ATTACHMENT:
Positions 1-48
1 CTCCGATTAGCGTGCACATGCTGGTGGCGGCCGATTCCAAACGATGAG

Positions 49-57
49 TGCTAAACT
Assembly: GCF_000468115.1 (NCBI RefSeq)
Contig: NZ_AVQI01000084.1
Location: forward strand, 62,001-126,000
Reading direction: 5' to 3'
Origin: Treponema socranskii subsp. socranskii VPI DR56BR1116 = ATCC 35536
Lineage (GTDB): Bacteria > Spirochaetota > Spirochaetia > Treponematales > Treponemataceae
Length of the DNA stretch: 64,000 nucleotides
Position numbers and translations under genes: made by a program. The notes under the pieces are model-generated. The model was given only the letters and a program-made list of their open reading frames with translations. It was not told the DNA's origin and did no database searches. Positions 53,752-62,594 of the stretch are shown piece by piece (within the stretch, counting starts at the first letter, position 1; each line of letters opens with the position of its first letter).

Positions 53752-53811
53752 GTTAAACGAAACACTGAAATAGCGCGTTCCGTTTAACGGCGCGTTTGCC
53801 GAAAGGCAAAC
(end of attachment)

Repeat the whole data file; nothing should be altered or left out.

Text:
Positions 1-48
1 CTCCGATTAGCGTGCACATGCTGGTGGCGGCCGATTCCAAACGATGAG

Positions 49-57
49 TGCTAAACT
Assembly: GCF_000468115.1 (NCBI RefSeq)
Contig: NZ_AVQI01000084.1
Location: forward strand, 62,001-126,000
Reading direction: 5' to 3'
Origin: Treponema socranskii subsp. socranskii VPI DR56BR1116 = ATCC 35536
Lineage (GTDB): Bacteria > Spirochaetota > Spirochaetia > Treponematales > Treponemataceae
Length of the DNA stretch: 64,000 nucleotides
Position numbers and translations under genes: made by a program. The notes under the pieces are model-generated. The model was given only the letters and a program-made list of their open reading frames with translations. It was not told the DNA's origin and did no database searches. Positions 53,752-62,594 of the stretch are shown piece by piece (within the stretch, counting starts at the first letter, position 1; each line of letters opens with the position of its first letter).

Positions 53752-53811
53752 GTTAAACGAAACACTGAAATAGCGCGTTCCGTTTAACGGCGCGTTTGCC
53801 GAAAGGCAAAC